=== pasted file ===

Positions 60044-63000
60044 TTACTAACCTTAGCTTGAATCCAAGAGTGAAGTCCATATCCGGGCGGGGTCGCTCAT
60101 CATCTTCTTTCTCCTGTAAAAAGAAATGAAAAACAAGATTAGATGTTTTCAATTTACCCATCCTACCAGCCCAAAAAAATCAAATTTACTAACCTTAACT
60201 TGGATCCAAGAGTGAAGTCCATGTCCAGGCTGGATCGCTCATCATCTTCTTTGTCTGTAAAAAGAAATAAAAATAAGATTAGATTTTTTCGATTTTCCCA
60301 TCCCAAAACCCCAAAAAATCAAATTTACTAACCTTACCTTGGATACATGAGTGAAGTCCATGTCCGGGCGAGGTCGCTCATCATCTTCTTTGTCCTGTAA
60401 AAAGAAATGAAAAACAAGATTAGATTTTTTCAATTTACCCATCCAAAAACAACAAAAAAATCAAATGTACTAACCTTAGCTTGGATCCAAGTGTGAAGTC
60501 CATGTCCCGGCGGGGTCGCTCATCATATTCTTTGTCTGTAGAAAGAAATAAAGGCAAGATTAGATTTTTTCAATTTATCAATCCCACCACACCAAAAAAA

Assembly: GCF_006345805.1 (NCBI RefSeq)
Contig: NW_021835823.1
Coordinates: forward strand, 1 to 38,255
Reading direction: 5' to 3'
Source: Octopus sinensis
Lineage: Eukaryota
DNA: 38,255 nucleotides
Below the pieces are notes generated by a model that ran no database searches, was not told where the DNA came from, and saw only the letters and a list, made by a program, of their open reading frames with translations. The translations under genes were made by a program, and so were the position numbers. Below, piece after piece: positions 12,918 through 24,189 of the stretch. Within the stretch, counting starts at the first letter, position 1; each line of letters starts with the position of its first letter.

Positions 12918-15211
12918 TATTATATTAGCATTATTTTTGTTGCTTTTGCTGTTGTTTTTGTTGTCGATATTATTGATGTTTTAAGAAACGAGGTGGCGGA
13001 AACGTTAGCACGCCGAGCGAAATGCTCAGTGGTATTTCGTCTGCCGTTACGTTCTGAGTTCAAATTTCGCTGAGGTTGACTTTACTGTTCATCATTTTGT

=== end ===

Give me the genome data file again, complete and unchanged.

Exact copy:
Positions 60044-63000
60044 TTACTAACCTTAGCTTGAATCCAAGAGTGAAGTCCATATCCGGGCGGGGTCGCTCAT
60101 CATCTTCTTTCTCCTGTAAAAAGAAATGAAAAACAAGATTAGATGTTTTCAATTTACCCATCCTACCAGCCCAAAAAAATCAAATTTACTAACCTTAACT
60201 TGGATCCAAGAGTGAAGTCCATGTCCAGGCTGGATCGCTCATCATCTTCTTTGTCTGTAAAAAGAAATAAAAATAAGATTAGATTTTTTCGATTTTCCCA
60301 TCCCAAAACCCCAAAAAATCAAATTTACTAACCTTACCTTGGATACATGAGTGAAGTCCATGTCCGGGCGAGGTCGCTCATCATCTTCTTTGTCCTGTAA
60401 AAAGAAATGAAAAACAAGATTAGATTTTTTCAATTTACCCATCCAAAAACAACAAAAAAATCAAATGTACTAACCTTAGCTTGGATCCAAGTGTGAAGTC
60501 CATGTCCCGGCGGGGTCGCTCATCATATTCTTTGTCTGTAGAAAGAAATAAAGGCAAGATTAGATTTTTTCAATTTATCAATCCCACCACACCAAAAAAA

Assembly: GCF_006345805.1 (NCBI RefSeq)
Contig: NW_021835823.1
Coordinates: forward strand, 1 to 38,255
Reading direction: 5' to 3'
Source: Octopus sinensis
Lineage: Eukaryota
DNA: 38,255 nucleotides
Below the pieces are notes generated by a model that ran no database searches, was not told where the DNA came from, and saw only the letters and a list, made by a program, of their open reading frames with translations. The translations under genes were made by a program, and so were the position numbers. Below, piece after piece: positions 12,918 through 24,189 of the stretch. Within the stretch, counting starts at the first letter, position 1; each line of letters starts with the position of its first letter.

Positions 12918-15211
12918 TATTATATTAGCATTATTTTTGTTGCTTTTGCTGTTGTTTTTGTTGTCGATATTATTGATGTTTTAAGAAACGAGGTGGCGGA
13001 AACGTTAGCACGCCGAGCGAAATGCTCAGTGGTATTTCGTCTGCCGTTACGTTCTGAGTTCAAATTTCGCTGAGGTTGACTTTACTGTTCATCATTTTGT